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  • Abdürrezzak BedirhanOttoman Kurd and Russophile in the Twilight of Empire
  • Michael A. Reynolds (bio)

In a January 1914 article in the London journal The National Review, Walter Guinness described the situation in Ottoman eastern Anatolia.1 Events in that distant region were topical, even for a British audience. The Ottoman Empire had long served as a barrier to Russia's southern expansion, but now it was reeling from the catastrophic defeats of the Balkan wars and its breakdown and final partition appeared imminent. Ottoman eastern Anatolia, just across Russia's Caucasian border, was heating up as a site of great-power competition. Russia had been locking horns with Germany for more than a year over a scheme for the future reform of the region's administration, ostensibly for providing greater security to the region's Armenians against the more numerous Kurds. In "Impressions of Armenia and Kurdistan" Guinness called attention to the incapacity of the Ottoman administration to maintain order, the precarious position of the region's Armenians, and the "shadow of Russian military power … thrown across the Caucasian frontier." The region's Armenian minority, Guinness noted, traditionally had regarded the prospect of Russian rule with ambivalence. But because of the region's chronic and sometimes violent disorder, Russia's recent tack away from repression of its own Armenians in domestic policy, and skillful Russian propaganda, it now seemed that eastern Anatolia's Armenians looked [End Page 411] with favor at the prospect of Russian rule. What Guinness could not fathom, however, was "the liking which Kurds show for Russia." Unlike the beleaguered Armenians, the Kurds dominated local politics, were "very free of any form of Turkish interference," and had no obvious reason to wish to break from Istanbul. Yet, Guinness discovered, many Kurds indeed not only welcomed the prospect of Russian rule but were even carrying rifles supplied by Russia.2

For a European correspondent in 1914 the notion that imperial Russia could hold appeal for Muslim tribesmen was difficult to comprehend. After all, as Guinness laid out, even the Ottoman Armenians' affinity for Russia was conditional, more the product of alienation from Ottoman administration than attraction toward Russia. That Russia could command fear and demand respect was understandable, but what of positive value could Russia offer? Historians of the Near East have by and large missed this question for three sets of reasons: their starting assumptions about imperial Russian policy in the region, limited access to sources, and a polarization of the historiography. Typically, historians of the Near East have reduced Russia's impact on the region to the projection of unidimensional military and diplomatic power, overlooking such things as the impact of Baku's oil industry on migration patterns in Iran and the wider influence of socialist movements in the Caucasus.3 Moreover, when they do discuss Russia's influence in the region at the beginning of the 20th century, they operate within a narrative framework constrained by nationalist teleology and restrict their focus to Russian sponsorship of Christians in general and Armenians in particular, all but ignoring Russia's relationship with the Kurds.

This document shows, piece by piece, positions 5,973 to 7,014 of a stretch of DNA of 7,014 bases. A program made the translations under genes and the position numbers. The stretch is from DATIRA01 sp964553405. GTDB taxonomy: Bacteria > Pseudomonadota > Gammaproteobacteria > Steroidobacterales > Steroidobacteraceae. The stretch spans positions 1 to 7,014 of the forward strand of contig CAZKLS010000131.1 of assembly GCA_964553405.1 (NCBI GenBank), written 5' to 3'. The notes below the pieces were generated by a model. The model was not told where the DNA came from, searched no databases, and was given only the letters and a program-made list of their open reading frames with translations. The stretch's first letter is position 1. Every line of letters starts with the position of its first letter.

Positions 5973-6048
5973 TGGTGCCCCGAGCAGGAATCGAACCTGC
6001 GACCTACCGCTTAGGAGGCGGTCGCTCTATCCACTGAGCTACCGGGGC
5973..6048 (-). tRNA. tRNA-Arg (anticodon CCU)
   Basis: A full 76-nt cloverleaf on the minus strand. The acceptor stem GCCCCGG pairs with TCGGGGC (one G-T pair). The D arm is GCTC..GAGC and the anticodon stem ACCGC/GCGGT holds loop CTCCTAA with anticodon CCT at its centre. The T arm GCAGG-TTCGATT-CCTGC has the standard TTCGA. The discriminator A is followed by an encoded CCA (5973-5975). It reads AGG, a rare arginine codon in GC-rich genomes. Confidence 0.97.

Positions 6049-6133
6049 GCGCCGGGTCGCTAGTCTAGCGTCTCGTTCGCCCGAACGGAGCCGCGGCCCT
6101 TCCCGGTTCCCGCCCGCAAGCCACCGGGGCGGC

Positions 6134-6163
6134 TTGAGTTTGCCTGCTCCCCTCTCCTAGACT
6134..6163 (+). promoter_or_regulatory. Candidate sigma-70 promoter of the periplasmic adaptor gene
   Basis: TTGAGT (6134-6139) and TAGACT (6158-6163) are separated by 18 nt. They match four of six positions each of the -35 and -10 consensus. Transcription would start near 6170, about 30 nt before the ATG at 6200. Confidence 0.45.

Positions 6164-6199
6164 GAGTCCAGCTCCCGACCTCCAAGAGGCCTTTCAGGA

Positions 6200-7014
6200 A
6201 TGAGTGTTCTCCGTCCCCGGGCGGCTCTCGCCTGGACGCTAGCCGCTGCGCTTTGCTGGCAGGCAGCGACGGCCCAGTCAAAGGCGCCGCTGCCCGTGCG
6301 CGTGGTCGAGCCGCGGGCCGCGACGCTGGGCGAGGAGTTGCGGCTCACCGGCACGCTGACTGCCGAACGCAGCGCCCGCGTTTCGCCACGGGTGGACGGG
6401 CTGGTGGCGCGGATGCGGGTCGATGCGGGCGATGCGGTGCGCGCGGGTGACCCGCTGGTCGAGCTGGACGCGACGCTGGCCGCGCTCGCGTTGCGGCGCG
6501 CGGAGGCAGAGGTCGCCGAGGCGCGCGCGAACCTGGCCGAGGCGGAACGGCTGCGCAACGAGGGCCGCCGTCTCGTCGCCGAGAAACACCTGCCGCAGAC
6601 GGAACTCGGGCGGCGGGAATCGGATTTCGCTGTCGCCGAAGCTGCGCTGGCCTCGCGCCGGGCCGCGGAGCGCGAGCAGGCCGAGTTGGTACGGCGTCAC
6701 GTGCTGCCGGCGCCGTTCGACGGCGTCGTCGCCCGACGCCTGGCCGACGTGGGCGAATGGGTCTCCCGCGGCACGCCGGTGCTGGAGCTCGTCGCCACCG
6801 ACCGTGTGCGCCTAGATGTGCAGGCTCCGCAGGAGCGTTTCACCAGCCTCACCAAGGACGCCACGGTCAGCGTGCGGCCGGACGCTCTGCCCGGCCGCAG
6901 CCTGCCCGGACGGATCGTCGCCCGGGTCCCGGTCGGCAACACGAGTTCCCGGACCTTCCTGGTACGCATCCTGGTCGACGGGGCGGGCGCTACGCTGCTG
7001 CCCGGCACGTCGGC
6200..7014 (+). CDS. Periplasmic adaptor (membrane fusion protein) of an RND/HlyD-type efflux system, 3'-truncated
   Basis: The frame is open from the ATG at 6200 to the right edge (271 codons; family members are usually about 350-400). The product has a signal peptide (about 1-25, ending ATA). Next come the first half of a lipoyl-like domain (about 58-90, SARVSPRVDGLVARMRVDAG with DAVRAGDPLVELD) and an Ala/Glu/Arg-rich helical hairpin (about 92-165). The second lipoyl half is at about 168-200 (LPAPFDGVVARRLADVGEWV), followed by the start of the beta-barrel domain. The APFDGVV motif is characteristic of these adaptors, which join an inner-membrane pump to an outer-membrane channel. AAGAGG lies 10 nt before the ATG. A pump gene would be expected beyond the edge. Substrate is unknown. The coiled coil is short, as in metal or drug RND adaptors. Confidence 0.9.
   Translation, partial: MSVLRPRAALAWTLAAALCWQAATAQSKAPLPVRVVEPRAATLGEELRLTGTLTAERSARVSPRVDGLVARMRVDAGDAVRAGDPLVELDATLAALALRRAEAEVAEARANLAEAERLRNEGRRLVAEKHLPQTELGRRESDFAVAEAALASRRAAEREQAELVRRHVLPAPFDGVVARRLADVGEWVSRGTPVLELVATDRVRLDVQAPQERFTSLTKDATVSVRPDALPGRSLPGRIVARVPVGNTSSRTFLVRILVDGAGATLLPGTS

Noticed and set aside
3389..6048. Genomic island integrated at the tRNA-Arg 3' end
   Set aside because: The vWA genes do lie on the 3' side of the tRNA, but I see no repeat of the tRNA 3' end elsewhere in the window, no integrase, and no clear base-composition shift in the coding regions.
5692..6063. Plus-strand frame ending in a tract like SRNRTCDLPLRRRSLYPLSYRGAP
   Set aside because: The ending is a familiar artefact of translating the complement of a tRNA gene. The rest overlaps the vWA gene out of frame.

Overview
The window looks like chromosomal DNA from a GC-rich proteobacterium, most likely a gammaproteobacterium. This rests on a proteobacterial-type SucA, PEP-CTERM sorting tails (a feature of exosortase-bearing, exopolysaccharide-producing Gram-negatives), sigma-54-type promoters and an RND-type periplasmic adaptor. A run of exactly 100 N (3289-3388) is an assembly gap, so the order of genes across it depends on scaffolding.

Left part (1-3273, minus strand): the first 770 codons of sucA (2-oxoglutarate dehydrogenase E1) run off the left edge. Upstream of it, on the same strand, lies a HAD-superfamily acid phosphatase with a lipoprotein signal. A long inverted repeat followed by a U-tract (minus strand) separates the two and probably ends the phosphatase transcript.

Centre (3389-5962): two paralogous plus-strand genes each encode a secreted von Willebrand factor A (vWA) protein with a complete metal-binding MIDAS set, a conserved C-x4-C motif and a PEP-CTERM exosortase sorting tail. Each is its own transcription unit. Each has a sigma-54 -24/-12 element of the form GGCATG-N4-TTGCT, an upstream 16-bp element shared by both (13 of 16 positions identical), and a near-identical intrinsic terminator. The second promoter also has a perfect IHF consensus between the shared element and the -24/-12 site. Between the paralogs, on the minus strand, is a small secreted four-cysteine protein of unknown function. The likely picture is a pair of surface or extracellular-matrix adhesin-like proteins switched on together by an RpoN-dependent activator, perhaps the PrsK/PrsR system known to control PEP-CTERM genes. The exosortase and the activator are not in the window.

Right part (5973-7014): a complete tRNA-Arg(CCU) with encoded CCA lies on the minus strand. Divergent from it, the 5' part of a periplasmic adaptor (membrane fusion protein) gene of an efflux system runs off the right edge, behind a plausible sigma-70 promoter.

In addition to these conceptual assumptions about the nature of Russia's interaction with the Middle East, linguistic barriers endemic to "transregional" research spanning Russia and its non-European borderlands, coupled with earlier obstacles to obtaining access to Russian and Ottoman archives alike, also help explain why scholars have left Russia's relationship with the Kurds in obscurity. Nonetheless, formerly restricted access to sources can provide only part of the explanation. Contemporary observers from Europe and America, including diplomats, missionaries, and journalists such as Guinness, were aware of Russia's dealings with the Kurds and informed both their governments and their publics about them. [End Page 412]

Perhaps the largest part of the explanation stems from the polarization of what might be termed "Anatolian historiography" but, in reflection of the underlying problem, is instead known as separate Turkish, Armenian, and Kurdish historiographies. Two linked questions have preoccupied this tripartite historiography: the destruction of Anatolia's Christian communities, especially the Armenian, and the creation of the Turkish Republic. Until quite recently, the three branches have differed radically in their evaluation of these...